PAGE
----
If you’re wondering whatever happened to man’s best friend, salvation has come for us all in Wes Anderson’s Isle of Dogs. A zippy and ambitious stop-motion adventure, the return of beloved indie royalty opened the 2018 Berlin Film Festival with a bark, not a whimper.
While Anderson is no stranger to animation following his wonderfully charming Fantastic Mr. Fox (2009), there’s noticeable maturity in the beauty of this film’s world — despite it being made of garbage. In a dystopian Japan of the future, dogs have been banished to Trash Island following a widespread epidemic of “canine flu.” In the heat of political uproar, a young boy, Atari (Koyu Rankin), travels to the island in search of his dog. Helped by a grumpily vibrant pack, deftly led by Rex (Edward Norton) and Chief (Bryan Cranston), a rough-and-tumble search for friendship and belonging ensues.
Back in town, politicians and pro-dog protesters do battle to make sense of the anarchic ban in their own ways. Among the dog-lovers (feelings on cats go mostly unmentioned), Tracey (Greta Gerwig), a plucky teen activist with equal amounts of freckles and ambition, fights for peace to be restored — not exactly a million miles away from the Teenage Girls of Anderson’s Past, such as The Royal Tenenbaums’ Margot or Suzy Bishop in Moonrise Kingdom.
A lot of risks are taken in a movie that bridges countries, politics and species. The intricacy of Anderson’s craft is more tangible than ever, as a pattern of mirror images and opposing dualities punctuates the film. Between dogs and humans, Japanese and English, strays and prized pets, the film pushes and pulls meaning with a fighting spirit. The level of detail is astonishing, almost to the point of sheer aesthetic exhibition. In a desolate amusement park, in underground tunnels and a tightly-run sushi kitchen, the cogs of Anderson’s whirring machine are visible, and begging to impress.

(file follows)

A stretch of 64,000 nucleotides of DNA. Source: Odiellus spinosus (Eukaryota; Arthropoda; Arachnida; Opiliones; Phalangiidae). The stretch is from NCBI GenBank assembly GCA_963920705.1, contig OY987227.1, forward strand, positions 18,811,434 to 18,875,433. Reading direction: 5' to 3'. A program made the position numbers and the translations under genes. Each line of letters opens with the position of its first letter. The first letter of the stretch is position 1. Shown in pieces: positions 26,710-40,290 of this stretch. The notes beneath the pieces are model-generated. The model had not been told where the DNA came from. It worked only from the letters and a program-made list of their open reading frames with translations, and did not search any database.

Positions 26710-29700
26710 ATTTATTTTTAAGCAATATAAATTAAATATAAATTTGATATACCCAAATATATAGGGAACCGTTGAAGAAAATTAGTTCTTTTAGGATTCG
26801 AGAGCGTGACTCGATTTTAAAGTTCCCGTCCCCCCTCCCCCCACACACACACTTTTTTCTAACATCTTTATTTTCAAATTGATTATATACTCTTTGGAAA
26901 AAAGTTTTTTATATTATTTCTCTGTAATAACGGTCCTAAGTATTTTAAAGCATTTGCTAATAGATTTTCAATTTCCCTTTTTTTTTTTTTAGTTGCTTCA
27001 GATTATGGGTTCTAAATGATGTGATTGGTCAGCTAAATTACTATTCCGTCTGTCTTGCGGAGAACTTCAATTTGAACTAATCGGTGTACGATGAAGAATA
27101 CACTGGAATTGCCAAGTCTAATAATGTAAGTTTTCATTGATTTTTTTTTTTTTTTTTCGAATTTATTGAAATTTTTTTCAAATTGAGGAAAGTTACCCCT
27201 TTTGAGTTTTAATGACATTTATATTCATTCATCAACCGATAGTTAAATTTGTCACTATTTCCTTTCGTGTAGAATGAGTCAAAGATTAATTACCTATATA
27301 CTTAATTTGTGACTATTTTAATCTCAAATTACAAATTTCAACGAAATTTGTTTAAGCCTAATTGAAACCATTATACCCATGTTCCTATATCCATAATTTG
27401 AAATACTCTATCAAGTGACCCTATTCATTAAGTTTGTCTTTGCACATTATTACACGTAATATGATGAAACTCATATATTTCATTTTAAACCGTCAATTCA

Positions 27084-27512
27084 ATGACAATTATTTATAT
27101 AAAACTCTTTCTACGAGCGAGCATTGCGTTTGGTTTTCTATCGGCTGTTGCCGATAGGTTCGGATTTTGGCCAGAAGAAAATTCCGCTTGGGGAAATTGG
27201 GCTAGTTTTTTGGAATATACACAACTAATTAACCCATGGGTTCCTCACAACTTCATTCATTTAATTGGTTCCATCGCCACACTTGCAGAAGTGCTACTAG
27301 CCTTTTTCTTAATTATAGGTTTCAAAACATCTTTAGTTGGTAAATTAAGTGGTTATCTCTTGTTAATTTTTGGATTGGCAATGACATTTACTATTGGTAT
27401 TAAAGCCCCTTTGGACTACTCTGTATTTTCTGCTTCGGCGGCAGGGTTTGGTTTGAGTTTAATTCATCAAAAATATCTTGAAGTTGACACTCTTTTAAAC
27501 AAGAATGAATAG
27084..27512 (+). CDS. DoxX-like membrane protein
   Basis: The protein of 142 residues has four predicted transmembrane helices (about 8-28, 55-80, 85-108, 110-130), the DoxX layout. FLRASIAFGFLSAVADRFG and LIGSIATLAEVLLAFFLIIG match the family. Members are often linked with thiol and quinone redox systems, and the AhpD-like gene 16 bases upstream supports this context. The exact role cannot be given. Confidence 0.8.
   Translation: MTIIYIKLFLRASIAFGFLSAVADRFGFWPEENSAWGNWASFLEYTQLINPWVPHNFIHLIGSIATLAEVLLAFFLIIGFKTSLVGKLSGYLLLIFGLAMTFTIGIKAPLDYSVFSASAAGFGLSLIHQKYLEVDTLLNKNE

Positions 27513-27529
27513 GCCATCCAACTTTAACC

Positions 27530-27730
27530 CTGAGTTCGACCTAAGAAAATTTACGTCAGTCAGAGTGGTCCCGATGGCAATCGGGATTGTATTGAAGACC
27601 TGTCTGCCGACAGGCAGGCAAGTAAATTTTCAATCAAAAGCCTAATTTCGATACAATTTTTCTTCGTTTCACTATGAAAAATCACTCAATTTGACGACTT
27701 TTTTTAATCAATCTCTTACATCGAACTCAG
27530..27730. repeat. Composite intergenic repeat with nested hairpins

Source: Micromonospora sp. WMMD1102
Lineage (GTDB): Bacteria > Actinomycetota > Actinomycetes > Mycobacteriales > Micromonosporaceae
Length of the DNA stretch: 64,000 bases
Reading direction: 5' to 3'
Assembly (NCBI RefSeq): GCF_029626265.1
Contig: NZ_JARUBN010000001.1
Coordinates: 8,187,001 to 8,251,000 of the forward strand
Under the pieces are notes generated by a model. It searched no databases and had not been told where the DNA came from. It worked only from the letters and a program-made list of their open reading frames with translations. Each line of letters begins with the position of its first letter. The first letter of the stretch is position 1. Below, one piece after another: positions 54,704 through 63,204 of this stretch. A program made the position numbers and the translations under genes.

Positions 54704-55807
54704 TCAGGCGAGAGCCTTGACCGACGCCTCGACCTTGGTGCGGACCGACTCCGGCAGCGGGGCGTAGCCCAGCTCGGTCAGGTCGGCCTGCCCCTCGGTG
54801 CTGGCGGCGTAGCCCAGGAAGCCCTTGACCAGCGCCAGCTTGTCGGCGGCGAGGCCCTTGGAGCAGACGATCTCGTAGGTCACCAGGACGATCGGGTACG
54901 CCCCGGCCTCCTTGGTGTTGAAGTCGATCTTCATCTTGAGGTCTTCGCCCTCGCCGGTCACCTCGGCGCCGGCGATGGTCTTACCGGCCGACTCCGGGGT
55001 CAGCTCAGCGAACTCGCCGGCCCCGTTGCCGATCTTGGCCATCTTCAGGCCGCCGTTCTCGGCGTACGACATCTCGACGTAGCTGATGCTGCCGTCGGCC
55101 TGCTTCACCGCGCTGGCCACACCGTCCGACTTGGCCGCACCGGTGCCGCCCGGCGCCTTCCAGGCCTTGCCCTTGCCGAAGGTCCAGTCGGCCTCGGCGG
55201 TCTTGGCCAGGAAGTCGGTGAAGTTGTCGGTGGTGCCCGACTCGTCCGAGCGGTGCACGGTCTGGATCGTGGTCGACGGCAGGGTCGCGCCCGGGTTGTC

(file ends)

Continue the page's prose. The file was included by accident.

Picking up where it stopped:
However, this isn’t always a well-oiled machine. With so much on offer, the story progression can feel as haphazard as its abandoned pups sometimes. While maintaining a great level of creative excitement, the sheer amount of elements to control leads, at times, to exhaustion.
The thrill of a wild percussion-based score (courtesy of Alexandre Desplat on top form) gives some kind of chutzpah to the fast unravelling narrative, anchoring the events with great gusto. An all-star voice cast brings an incredible energy to a shattered world, from the reliably deadpan brilliance of Bill Murray, Jeff Goldblum and Bryan Cranston, to the svelte charisma of Scarlett Johansson’s Nutmeg and Tilda Swinton’s brilliant cameo as an all-seeing psychic pug. But there is a degree of trust that Anderson asks of viewers, as the humour mostly relies on the acceptance of tongue-and-cheek puns and flat-out slapstick, as well as the fact that half of the dialogue simply isn’t translated.
Making a deliberate choice to simultaneously immerse and distance himself and his home audience through language, Anderson’s Isle of Dogs is unmistakably the work of a confident director. It pulls off some impressive technical tricks and raises the bar yet again. While messy in parts and offering more of a sprint than a narrative marathon, there is great heart and ferocious energy in this cartoonish caper.
In conversation, Anderson revealed that the initial idea for the film didn’t begin with a dystopian and ravaged future, or even in Japan — it started with the dogs. This is a movie about dogs, with dogs, that very clearly loves dogs in all of their lively and loyal determination. You can try and ask them to sit, roll over or slow down to catch your breath, but ultimately, man is going to have to keep running if he wants to keep up.
Ella Kemp (@ella_kemp) is a film critic and photographer based in London. She has a bachelor’s degree in Film & TV studies and maintains a passionate love for good design and great relationships on screen. She writes about film, TV and music for Little White Lies, the Independent and Into the Fold.